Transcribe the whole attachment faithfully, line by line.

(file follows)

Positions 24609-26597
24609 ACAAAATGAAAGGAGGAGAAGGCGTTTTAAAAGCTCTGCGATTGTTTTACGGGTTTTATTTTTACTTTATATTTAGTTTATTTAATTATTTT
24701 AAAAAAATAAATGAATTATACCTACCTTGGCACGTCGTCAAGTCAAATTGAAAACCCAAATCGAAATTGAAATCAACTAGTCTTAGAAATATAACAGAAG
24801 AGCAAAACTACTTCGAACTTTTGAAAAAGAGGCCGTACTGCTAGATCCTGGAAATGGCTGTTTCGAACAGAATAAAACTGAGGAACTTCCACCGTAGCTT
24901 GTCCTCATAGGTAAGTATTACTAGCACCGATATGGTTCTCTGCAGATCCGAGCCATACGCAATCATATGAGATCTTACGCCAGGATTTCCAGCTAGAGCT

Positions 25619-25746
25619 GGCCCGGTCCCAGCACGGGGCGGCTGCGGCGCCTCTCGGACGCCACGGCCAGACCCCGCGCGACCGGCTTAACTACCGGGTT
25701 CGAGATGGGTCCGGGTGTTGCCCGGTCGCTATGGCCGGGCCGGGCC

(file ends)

Positions 24609-26597
24609 ACAAAATGAAAGGAGGAGAAGGCGTTTTAAAAGCTCTGCGATTGTTTTACGGGTTTTATTTTTACTTTATATTTAGTTTATTTAATTATTTT
24701 AAAAAAATAAATGAATTATACCTACCTTGGCACGTCGTCAAGTCAAATTGAAAACCCAAATCGAAATTGAAATCAACTAGTCTTAGAAATATAACAGAAG
24801 AGCAAAACTACTTCGAACTTTTGAAAAAGAGGCCGTACTGCTAGATCCTGGAAATGGCTGTTTCGAACAGAATAAAACTGAGGAACTTCCACCGTAGCTT
24901 GTCCTCATAGGTAAGTATTACTAGCACCGATATGGTTCTCTGCAGATCCGAGCCATACGCAATCATATGAGATCTTACGCCAGGATTTCCAGCTAGAGCT

Positions 25619-25746
25619 GGCCCGGTCCCAGCACGGGGCGGCTGCGGCGCCTCTCGGACGCCACGGCCAGACCCCGCGCGACCGGCTTAACTACCGGGTT
25701 CGAGATGGGTCCGGGTGTTGCCCGGTCGCTATGGCCGGGCCGGGCC